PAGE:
I literally had no idea where I was going to go with the words today.

So I went to the gym, fiddled around with stuff, and let things simmer. Then, about 11 pm last night, I sat down with Donald Maass’s Writing the Breakout Novel and a notepad. By the time I was done, I’d scribbled six pages of specific notes about Ruby backstory needs, things that needed to go into earlier chapters, things that needed to be cut, and…most importantly…where I was going to go with today’s words. And it was 2:30 am.

I got up at my usual time. My brain is sluggish, but I had promised myself that not only would I get my words down today advancing the story (fortunately I think I’ve got 2-3 days worth of notes), but that I would go back and polish up those first chapters and then revise the synopsis. Now that I’m done with this blog post, I’m going to post, then the rest of the day is all about the words.

Wish me luck.

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The things you learn from looking at old notes

One of the projects I have in the works for 2020 is the reissuing and updating of the entire Netwalk Sequence book series, including new covers, updating outdated tech, fixing continuity errors, updating the back matter references, consolidating related short stories into one volume, and modernizing the layout for the first two books (I reread the whole series and hoo boy, the pre-2016 versions are…rough). While it’s interesting that I’m seeing comments from other writers on Facebook about doing similar work with their science fiction series, including the tech updates, the fact that I’m doing it isn’t what triggered this short blog.

It’s what I saw in my notes when I decided to look back at them.

Now this series has had a heavily political foundation, even if it hasn’t always been front and center. Even as far back as the summer of 1992, when I first lay out the timelines which led to the Netwalk series, I had projected real-world events based on if Bush won or Clinton won the Presidency. Those outlines were shockers when I went back to look at them in 2012, simply because I had called a few trends based on my political science background, political activism, and regular reading. I don’t know where I’ve filed those outlines but I do have them on hand. I just haven’t dug them out yet.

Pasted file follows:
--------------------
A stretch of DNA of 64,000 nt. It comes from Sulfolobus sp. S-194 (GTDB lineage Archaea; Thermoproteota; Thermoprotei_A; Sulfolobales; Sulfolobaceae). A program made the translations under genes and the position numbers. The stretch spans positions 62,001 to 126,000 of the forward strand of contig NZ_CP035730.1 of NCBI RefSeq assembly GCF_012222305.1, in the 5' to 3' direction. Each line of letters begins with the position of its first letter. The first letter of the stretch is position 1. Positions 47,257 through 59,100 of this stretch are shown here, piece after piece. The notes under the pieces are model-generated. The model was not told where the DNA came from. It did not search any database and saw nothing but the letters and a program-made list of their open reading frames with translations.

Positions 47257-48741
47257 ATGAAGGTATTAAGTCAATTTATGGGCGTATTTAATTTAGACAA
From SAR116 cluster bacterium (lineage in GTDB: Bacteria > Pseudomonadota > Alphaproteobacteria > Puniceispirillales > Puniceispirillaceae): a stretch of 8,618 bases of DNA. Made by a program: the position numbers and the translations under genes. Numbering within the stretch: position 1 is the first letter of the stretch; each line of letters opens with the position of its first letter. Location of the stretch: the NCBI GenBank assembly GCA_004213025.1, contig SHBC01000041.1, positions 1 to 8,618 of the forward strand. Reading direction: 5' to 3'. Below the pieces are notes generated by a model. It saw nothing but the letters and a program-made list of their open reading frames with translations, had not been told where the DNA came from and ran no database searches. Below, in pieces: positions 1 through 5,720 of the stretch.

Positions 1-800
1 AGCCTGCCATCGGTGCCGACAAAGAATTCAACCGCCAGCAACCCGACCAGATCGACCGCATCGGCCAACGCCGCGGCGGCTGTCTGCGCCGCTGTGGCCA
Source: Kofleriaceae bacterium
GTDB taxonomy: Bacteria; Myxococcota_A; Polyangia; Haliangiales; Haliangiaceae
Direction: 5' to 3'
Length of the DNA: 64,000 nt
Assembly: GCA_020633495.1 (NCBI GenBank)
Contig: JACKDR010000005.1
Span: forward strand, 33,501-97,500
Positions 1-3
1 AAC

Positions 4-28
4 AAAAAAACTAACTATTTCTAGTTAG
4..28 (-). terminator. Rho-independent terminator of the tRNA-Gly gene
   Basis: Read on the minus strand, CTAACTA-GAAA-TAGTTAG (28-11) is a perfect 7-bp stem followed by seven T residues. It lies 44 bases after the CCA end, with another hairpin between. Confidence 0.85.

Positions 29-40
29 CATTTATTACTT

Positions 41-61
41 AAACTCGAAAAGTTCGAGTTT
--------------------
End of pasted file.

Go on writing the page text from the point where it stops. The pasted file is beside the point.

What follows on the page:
What blew me away were some of the notes I made in 2012–specifically, March, 2012. I projected an economic downturn and a Republican presidential victory in 2016 that led to further political fragmentation. Now while I went out on a limb thinking that biofuels were going to be a thing (they aren’t, but in 2012 with gas prices they seemed feasible), I did make some comments about 2020 being the hottest summer ever, with massive power failures leading to infrastructure collapses. Which led to the rise of a third party with midlevel corporate support for stronger environmental policies as a driver. I completely missed electric cars. But I have hit growing economic marginalization within regions.

I did find that system collapse in this projection happens in the 2020s-2030s. My notes read as follows: “The darkness I haven’t wanted to face is my projection of major systems collapse happening in the 20s-30s. For one thing, I’ll be an old lady when that happens and I really don’t like that idea. My projections have come scarily close to the reality (note: referring back to 1992 outlines here) and that’s not a good feeling.”

What I do seem to be missing (and will be addressed in these updates) is today’s concerns about climate change. But still. Coming across those notes from almost eight years ago was a bit startling, to say the least.

On the other hand, it’s increased my confidence that I’ll be able to call short-term, near-future developments which will be a part of the next book project. Which does not have a title other than “The Ruby Project” yet (the protagonist, Ruby, is named after a local mountain), and the McGuffin that drives it is robotic agricultural technology (pinpoint agriculture) as well as advances in plant technology which will address carbon sequestration and such. Yep, I’m gonna be working on the agripunk book once I get Judgment of Honor through production. I have some exciting leads for local agronomy information, a good basic conflict, and it’s looking like it’s going to be a bit of a thriller-chiller. Quite a change from Judgment, or even the Vortex Worlds book that I’m also poking at through research. But the Ruby Project should also give me good material for the Netwalk updates as well.

Fascinating times ahead. But Ruby is going to be a bit more cheerful than Netwalk–for my own sanity, if nothing else.